Saturday, September 19, 2015

Saturday Studebaker

Something without cleavage this time.

1947 Studebaker M5 Pickup.

Beginning as a builder of wagons in the 1850s, Studebaker progressed from Prairie Schooners and buggies like the one in Gone With The Wind to electric cars and finally gasoline powered cars and gasoline and diesel powered trucks.   They built heavy trucks as well and hundreds of thousands of military transport trucks that were shipped to the Soviet Union during the Second World War so Stalin could concentrate on building tanks.  At one time, prior to the Great Depression of the 1930s, Studebaker was the #2 builder of cars in the Country.  Their electric cars were never recalled either.  That might be because they were not known to spontaneously burst into flames.

They did some things that they didn't have to do like using roller bearings on their axles instead of ball bearings and replaceable rod and main bearings in their engines fifteen or twenty years before Chevrolet.   They used a harder iron in their blocks than they needed to use.  (That made their piston rings wear so they often smoked before they really should have.   The local machinist that I used back when I had my Studebakers hated to seem me dropping off a block because they were a pain to bore).  That and the fact that they never took a strike and always caved into union demands drove their costs up to where, by the 1950s, it cost them several hundred dollars more to build each car than it cost GM.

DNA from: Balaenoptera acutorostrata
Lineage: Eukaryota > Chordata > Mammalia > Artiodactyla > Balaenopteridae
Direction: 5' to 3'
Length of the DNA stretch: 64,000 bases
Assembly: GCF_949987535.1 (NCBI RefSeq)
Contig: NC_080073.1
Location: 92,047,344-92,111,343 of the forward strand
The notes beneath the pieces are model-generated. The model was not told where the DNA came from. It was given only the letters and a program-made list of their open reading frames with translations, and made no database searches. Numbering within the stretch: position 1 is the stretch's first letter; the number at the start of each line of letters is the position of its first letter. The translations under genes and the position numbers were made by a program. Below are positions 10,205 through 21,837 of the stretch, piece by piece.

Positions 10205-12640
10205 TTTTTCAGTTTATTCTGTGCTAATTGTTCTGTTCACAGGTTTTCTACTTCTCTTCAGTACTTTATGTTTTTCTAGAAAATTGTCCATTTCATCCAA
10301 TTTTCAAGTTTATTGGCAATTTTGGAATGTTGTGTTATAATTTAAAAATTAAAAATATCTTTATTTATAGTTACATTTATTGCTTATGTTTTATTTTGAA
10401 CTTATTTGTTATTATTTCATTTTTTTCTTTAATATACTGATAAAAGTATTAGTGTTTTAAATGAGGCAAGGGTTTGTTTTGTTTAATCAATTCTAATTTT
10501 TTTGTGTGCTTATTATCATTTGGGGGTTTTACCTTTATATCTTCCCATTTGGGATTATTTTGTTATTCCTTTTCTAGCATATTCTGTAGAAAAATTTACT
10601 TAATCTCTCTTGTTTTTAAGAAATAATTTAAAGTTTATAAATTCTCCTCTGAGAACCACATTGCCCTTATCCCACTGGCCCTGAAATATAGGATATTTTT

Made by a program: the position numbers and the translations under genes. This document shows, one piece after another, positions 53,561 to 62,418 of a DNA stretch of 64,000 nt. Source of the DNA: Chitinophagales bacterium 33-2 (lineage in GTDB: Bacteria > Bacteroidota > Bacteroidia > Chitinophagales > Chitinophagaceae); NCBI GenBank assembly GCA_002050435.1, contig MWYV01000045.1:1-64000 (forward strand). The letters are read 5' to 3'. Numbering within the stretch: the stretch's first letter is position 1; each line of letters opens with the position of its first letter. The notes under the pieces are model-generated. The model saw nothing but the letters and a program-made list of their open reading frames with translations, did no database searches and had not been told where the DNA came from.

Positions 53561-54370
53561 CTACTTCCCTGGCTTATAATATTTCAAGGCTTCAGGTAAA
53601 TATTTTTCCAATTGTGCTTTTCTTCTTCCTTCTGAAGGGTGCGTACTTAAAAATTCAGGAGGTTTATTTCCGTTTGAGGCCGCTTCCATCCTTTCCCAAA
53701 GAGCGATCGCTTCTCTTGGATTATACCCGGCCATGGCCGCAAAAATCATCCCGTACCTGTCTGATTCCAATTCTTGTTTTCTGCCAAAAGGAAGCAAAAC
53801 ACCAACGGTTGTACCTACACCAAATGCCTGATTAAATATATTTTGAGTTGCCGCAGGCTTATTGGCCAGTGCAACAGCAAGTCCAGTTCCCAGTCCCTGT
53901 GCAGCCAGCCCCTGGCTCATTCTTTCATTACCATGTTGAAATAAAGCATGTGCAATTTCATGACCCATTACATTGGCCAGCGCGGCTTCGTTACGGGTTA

By the late 1950s, they were producing some innovative designs with high performance engines but their quality was also slipping.  Machinists have told me that they can tell when a Studebaker block was made in the 1960s because it will have more flashing in the coolant holes than an older block.

Management decided to diversify during the 1950s and they got into several different industries.  Most notably, Studebaker-Worthington, who built nuclear reactors for power plants and other heavy construction. 

They had one of the largest foundaries in the industry and by the early 1960s they weren't building enough cars and trucks to support it so they started buying Chevrolet engines from GM's Mckinnon Industries plant.   They shut down their plant in South Bend Indiana with the end of the 1964 run and became an import, building what they built their last two years in Canada.  

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